Thus, the ArcShark’s personal, and totally non-official, guide to fighting self-doubt in the wake of success:
- Recognize your path! What work and effort went into this current success? Whether it was countless hours that were poured into a grant proposal or endless literature review or rigorous editing, you took a journey towards this goal and worked hard to earn your success!
- Take a step back from the academic grind! Hooray, your research proposal was accepted, or you got an A on your midterm…now take some time for yourself! You’ve earned it, so allow yourself to take time and enjoy this happy moment.
- When feeling the need to start picking apart the nature of your success and turn it into a negative, try piecing together positive elements surrounding that success and how that success affects you. Ok, you got 5 points off on your paper, but you still earned an A, which could positively play into your overall class grade.
- Talk to someone regarding your success and physically voice your feelings of self-doubt. Often verbalizing your self-doubts regarding positive moments can help you realize that your self-doubts are unfounded and baseless.
- Practice self-compassion! I know, hard to do in academia, but seriously! Be kind to yourself! Recent studies have shown there is a strong correlation between practicing self-compassion with positive mental health… and positive mental health leads to diminishing self-doubt during moments of success.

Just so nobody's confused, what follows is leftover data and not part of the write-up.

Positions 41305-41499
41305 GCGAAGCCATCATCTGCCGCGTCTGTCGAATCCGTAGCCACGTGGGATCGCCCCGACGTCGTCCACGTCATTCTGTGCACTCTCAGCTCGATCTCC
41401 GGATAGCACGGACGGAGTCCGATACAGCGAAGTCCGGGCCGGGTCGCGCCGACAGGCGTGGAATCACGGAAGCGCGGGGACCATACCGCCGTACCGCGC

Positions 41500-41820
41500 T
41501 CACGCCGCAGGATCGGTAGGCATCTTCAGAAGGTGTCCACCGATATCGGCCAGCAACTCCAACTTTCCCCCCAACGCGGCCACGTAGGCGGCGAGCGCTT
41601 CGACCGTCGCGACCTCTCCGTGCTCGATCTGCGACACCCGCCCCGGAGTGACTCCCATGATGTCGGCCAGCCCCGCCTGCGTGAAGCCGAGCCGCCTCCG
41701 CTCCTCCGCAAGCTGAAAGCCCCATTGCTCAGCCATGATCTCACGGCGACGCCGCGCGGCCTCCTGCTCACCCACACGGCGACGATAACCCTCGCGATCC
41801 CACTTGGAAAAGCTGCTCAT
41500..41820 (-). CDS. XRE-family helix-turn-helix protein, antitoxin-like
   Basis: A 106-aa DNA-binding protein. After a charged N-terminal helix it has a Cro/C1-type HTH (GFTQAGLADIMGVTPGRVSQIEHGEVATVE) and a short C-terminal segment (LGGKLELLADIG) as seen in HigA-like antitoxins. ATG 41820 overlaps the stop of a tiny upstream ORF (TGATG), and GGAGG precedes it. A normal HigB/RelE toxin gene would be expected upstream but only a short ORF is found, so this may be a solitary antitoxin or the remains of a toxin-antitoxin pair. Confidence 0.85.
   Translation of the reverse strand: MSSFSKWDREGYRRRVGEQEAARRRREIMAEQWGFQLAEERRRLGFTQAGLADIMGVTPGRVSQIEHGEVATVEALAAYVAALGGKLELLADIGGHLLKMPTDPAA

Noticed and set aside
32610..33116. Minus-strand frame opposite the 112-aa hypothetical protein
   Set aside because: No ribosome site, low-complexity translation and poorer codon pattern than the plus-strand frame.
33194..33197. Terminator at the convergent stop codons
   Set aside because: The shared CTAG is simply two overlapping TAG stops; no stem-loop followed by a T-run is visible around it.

- Finally, embrace that self-doubt is natural…
So, while the academic grind may feel like a never-ending cycle or a teeter-totter between success and failure, we need to strike that balance between positivity and recognizing the need for self-improvement. Resisting the tendency to drown in our self-doubt is easier said than done, but continuously tearing ourselves down with our own negativity doesn’t provide any answers or accomplish any goal.
In trying to take a dose of my own medicine, I’m starting to feel the self-manifested doubts surrounding my acceptance into my dream PhD program wash away. With that said, I’m still incredibly nervous and anxious to be taking the next step in my academic trajectory, but I am no longer questioning my success in making it to this point. The journey to balancing my self-doubt isn’t over, but I feel this is a gentle push in the right direction.
Till next time,
Keep on swimming